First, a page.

shoulda Gem Version Build Status

The shoulda gem is a meta gem with two dependencies:

The following describes different use cases and combinations.

rspec with shoulda-matchers

This is what thoughtbot currently does. We write tests like:

ruby describe Post do it { should belong_to(:user) } it { should validate_presence_of(:title) } end

The belong_to and validate_presence_of methods are the matchers. All matchers are Rails 3-specific.

Add rspec-rails and shoulda-matchers to the project’s Gemfile:

ruby group :test, :development do gem 'rspec-rails' gem 'shoulda-matchers' end

test/unit with shoulda

For the folks who prefer Test::Unit, they’d write tests like:

ruby class UserTest < Test::Unit::TestCase should have_many(:posts) should_not allow_value("blah").for(:email) end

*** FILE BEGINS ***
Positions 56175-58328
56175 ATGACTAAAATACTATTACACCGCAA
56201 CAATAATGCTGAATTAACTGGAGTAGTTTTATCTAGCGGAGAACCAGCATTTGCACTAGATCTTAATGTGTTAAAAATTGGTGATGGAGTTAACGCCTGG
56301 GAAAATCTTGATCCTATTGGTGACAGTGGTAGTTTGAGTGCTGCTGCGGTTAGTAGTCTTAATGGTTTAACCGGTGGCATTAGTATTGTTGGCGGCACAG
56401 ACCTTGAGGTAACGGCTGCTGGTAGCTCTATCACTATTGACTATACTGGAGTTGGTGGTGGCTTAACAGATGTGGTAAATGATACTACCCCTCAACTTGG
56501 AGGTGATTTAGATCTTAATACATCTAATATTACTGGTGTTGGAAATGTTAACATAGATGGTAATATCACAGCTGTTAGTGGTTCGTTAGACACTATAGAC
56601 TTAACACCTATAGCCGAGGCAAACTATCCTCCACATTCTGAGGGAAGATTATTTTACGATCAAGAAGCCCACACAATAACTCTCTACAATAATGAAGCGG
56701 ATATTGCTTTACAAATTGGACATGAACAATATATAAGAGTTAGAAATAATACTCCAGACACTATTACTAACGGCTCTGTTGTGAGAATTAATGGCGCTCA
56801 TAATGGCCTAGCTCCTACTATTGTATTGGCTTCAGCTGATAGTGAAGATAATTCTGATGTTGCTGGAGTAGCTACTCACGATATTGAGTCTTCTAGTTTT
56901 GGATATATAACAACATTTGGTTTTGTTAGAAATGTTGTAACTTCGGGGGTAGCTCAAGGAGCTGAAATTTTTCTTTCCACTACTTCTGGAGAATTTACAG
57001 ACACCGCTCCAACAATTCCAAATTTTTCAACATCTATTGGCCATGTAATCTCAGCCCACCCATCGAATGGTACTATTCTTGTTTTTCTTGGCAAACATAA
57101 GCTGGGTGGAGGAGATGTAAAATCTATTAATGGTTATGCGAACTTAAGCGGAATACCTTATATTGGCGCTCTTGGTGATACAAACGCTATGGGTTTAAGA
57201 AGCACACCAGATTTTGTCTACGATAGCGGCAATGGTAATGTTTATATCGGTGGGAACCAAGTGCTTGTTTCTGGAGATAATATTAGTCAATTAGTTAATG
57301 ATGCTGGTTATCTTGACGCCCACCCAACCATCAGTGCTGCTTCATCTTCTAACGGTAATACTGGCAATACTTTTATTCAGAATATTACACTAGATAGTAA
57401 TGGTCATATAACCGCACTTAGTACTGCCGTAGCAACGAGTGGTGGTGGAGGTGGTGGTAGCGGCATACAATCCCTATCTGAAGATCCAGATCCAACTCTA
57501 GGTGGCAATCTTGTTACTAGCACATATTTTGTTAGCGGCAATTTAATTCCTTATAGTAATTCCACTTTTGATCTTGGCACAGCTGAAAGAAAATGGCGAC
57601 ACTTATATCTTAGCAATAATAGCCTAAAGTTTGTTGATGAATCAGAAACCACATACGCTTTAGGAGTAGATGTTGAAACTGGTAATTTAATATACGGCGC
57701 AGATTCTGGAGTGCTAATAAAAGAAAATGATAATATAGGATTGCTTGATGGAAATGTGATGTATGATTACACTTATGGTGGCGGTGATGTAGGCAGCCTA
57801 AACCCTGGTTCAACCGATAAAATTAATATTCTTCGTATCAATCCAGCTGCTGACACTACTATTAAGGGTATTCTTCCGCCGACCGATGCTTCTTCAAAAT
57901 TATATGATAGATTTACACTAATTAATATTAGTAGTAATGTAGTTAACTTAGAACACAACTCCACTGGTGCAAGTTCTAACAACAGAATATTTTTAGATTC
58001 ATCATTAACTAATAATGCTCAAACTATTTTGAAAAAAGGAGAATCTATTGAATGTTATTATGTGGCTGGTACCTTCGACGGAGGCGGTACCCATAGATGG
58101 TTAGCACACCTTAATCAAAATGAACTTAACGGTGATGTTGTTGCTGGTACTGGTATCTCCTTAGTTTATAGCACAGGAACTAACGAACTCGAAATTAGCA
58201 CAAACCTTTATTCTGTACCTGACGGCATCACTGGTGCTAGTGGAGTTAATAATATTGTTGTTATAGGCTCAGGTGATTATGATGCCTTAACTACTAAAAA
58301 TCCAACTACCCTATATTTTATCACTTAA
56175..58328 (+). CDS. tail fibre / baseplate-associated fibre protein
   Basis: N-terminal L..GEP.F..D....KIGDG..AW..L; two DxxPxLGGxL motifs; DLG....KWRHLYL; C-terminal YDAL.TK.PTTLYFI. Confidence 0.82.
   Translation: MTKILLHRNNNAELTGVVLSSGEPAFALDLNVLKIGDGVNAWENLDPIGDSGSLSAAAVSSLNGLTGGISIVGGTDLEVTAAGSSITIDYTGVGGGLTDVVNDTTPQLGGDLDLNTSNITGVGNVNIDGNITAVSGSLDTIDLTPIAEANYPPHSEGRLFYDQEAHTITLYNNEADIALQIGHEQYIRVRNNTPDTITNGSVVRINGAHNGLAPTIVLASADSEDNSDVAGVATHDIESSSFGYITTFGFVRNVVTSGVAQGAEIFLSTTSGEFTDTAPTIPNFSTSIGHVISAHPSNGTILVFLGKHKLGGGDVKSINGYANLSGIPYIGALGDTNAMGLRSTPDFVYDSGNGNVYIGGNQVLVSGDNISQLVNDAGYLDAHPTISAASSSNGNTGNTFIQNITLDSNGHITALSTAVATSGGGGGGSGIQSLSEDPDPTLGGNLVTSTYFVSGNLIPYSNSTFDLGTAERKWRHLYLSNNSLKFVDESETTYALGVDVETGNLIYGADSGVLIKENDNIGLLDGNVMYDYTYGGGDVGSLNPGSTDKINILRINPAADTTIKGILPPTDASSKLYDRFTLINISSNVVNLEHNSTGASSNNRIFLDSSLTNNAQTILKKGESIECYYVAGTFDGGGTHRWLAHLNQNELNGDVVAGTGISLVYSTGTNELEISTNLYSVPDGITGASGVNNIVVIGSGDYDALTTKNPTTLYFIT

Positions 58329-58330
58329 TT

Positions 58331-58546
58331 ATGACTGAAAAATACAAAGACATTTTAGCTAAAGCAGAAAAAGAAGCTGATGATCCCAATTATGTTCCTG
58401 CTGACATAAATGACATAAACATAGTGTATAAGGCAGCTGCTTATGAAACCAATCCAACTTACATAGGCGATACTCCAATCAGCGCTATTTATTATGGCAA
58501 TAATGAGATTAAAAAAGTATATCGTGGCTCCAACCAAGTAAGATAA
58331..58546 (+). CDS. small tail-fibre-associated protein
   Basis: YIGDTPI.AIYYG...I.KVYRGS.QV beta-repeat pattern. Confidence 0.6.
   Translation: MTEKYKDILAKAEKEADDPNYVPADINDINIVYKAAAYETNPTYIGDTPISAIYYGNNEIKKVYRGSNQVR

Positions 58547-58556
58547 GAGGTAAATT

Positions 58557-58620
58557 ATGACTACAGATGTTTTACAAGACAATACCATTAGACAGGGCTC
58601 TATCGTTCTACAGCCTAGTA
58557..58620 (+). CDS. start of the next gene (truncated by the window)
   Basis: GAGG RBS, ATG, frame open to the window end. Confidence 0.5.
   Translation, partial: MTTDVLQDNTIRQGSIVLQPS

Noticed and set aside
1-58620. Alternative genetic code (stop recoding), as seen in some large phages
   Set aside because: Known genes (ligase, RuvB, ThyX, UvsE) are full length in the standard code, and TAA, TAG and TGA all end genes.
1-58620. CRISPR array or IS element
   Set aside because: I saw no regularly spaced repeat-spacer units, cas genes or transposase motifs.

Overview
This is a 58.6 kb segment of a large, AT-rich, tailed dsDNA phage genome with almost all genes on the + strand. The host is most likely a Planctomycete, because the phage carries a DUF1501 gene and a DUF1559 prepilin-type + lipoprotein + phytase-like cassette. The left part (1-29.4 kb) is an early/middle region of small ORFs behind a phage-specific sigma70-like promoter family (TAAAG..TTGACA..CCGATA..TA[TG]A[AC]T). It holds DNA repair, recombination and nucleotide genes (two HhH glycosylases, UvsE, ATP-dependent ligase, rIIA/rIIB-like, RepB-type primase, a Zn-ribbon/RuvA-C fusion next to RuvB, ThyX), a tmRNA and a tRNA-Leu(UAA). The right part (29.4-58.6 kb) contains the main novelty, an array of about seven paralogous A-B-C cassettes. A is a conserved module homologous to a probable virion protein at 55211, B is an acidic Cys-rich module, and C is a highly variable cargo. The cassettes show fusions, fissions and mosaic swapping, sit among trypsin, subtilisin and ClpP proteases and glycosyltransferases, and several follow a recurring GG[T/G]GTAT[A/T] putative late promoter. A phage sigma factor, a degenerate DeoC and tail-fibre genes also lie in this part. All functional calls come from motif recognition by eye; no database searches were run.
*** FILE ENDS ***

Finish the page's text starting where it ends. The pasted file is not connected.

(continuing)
The have_many and allow_value methods are the same kind of matchers seen in the RSpec example. They come from the shoulda-matchers gem.

Add shoulda to the project’s Gemfile:

ruby group :test do gem 'shoulda' end

test/unit with shoulda-context

If you’re not testing a Rails project or don’t want to use the matchers, you can use shoulda-context independently to write tests like:

```ruby class CalculatorTest < Test::Unit::TestCase context “a calculator” do setup do @calculator = end

should "add two numbers for the sum" do
  assert_equal 4, @calculator.sum(2, 2)

should "multiply two numbers for the product" do
  assert_equal 10, @calculator.product(2, 5)
end   end end ```

Add shoulda-context to the project’s Gemfile:

ruby group :test do gem 'shoulda-context' end



Shoulda is maintained and funded by thoughtbot, inc

Thank you to all the contributors!

The names and logos for thoughtbot are trademarks of thoughtbot, inc.


Shoulda is Copyright © 2006-2013 Tammer Saleh and thoughtbot, inc. It is free software, and may be redistributed under the terms specified in the MIT-LICENSE file.